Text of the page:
http://www.spacefacts.de/bios/cosmonauts/english/budarin_nikolai.htm

1954
The first launches of three-stage rockets were executed by NACA Langley, from Wallops Island, Virginia.

The first launch of a three-stage rocket vehicle consisting of two Nike boosters in tandem and a Deacon rocket as a third stage was executed on 29 April 1954 by NACA Langley's Pilotless Aircraft Research Division (PARD) at Wallops Island. Also performed on that date was the first launch of a rocket booster system consisting of three "peelaway" Deacons as the first stage wrapped around a fourth Deacon as a second stage, and a HPAG rocket as a third stage.


https://www.hq.nasa.gov/office/pao/History/Timeline/1950-54.html

1985 12:02:18 EDT (GMT -4:00:00)
NASA launched STS 51B (Challenger 7, 17th Shuttle mission) carrying the Spacelab experiment platform for its third flight.

The STS 51-B flight was first manifested as 51E, then rolled back from pad due to a timing problem with the TDRS-B payload. Mission 51-E was cancelled, and the orbiter remanifested with the 51-B payloads. The launch on 29 April 1985 was delayed two minutes, 18 seconds due to a launch processing system failure, but then continued otherwise normally.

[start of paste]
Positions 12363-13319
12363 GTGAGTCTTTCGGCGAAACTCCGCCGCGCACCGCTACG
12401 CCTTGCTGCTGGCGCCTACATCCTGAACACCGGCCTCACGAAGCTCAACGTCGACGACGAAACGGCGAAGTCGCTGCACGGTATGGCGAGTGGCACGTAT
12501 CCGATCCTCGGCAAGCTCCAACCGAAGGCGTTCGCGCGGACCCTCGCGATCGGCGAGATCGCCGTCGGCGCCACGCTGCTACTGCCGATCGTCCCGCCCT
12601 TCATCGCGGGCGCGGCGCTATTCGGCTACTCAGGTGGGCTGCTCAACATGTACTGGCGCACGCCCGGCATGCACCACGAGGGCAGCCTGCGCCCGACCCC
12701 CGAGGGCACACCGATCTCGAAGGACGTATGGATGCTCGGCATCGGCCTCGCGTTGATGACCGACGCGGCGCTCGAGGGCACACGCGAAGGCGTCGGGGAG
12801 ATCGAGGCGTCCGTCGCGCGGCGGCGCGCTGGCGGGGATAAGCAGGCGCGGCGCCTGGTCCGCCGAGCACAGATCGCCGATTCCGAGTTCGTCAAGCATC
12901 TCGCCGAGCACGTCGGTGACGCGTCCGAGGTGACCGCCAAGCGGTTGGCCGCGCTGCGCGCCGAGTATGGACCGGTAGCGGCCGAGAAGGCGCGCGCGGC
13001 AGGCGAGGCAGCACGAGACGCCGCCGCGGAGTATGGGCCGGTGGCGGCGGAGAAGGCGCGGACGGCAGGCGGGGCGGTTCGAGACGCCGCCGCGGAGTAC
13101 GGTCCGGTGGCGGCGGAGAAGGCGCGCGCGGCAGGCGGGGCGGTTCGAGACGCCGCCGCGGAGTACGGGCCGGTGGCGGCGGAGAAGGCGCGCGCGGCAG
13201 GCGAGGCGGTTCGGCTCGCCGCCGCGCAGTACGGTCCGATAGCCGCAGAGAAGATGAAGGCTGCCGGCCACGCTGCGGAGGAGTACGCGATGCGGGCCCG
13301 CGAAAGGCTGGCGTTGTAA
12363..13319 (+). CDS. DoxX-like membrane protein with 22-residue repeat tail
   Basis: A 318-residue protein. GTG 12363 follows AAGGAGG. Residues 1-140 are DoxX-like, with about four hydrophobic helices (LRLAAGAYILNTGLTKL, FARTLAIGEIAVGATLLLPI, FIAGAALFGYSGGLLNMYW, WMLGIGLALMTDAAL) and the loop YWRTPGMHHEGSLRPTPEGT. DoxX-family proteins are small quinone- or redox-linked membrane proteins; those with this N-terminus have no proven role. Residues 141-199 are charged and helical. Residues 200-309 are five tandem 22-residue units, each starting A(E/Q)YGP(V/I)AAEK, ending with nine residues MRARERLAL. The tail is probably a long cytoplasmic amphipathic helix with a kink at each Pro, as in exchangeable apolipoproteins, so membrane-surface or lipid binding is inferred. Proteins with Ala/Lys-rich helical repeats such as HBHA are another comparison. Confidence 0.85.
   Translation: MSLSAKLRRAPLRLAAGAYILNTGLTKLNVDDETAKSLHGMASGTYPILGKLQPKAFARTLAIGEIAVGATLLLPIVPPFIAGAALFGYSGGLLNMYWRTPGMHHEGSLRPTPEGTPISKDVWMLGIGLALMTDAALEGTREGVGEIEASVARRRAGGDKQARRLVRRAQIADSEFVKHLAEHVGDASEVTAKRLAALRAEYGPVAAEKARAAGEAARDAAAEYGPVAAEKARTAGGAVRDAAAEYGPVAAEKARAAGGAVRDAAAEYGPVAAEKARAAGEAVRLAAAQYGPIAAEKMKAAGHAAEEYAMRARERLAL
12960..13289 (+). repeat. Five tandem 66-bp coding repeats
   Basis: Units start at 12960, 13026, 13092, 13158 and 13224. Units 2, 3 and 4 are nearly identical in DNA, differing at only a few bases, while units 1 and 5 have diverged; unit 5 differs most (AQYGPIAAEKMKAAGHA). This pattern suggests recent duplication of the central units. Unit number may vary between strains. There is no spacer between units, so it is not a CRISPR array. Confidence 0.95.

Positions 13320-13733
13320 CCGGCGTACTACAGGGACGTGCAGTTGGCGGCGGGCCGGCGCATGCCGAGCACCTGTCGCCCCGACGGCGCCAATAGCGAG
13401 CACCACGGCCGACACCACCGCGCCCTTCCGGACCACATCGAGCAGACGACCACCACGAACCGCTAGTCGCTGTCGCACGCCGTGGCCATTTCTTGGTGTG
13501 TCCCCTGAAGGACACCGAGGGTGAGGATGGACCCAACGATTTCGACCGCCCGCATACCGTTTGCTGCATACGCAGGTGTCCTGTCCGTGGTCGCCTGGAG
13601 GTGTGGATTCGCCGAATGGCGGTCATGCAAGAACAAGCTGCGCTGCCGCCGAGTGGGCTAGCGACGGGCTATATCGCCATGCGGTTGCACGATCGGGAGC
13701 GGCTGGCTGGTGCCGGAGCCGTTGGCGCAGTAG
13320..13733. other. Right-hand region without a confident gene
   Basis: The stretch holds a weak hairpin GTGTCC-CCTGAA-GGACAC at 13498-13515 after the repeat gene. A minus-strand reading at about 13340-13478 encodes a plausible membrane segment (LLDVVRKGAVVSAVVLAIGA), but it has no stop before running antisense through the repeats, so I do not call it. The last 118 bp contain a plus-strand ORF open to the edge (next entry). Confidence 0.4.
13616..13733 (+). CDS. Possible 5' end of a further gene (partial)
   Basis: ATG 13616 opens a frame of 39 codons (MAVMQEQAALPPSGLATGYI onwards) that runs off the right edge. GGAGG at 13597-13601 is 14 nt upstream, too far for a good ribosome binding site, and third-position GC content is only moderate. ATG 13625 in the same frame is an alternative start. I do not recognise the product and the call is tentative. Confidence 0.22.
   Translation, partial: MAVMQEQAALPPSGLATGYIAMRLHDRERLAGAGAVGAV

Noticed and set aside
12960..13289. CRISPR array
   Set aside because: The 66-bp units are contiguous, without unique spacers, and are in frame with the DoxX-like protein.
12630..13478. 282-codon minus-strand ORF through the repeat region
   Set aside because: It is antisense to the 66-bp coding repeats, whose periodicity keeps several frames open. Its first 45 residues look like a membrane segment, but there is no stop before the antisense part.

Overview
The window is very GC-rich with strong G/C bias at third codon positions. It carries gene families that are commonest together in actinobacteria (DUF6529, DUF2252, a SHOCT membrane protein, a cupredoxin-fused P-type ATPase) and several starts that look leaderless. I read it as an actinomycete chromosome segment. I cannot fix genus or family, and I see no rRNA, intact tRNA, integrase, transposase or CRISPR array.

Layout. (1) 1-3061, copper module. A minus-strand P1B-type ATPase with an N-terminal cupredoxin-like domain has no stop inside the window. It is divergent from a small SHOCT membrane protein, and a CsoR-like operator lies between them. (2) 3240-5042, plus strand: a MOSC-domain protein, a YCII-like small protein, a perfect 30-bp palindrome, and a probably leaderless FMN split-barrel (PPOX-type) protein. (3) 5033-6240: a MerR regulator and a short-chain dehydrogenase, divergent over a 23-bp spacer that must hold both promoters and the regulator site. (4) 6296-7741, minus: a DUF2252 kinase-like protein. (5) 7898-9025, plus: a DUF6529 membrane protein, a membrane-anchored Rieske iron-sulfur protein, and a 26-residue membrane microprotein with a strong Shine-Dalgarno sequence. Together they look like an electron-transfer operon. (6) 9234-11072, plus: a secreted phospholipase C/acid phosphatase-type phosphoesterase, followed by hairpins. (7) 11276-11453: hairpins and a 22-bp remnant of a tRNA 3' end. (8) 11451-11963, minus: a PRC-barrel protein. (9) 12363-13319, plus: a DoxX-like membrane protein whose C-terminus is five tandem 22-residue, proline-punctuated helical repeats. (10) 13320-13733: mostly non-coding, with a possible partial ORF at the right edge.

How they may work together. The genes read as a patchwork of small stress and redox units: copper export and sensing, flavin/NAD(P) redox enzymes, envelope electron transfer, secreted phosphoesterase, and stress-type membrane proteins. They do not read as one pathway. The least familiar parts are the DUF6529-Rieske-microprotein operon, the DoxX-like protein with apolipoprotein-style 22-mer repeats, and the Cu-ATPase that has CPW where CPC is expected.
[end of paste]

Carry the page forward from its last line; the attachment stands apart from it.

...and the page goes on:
The primary payload for STS 51-B was Spacelab-3. It was the first operational flight for the Spacelab orbital laboratory series developed by the European Space Agency. The experiments covered five basic discipline areas: materials sciences, life sciences, fluid mechanics, atmospheric physics, and astronomy. The main mission objective with Spacelab-3 was to provide a high quality microgravity environment for delicate materials processing and fluid experiments. Two monkeys and 24 rodents were observed for effects of weightlessness. Of the fifteen Spacelab primary experiments conducted, fourteen were considered successful. Two Get Away Special (GAS) cannisters were also on board the flight.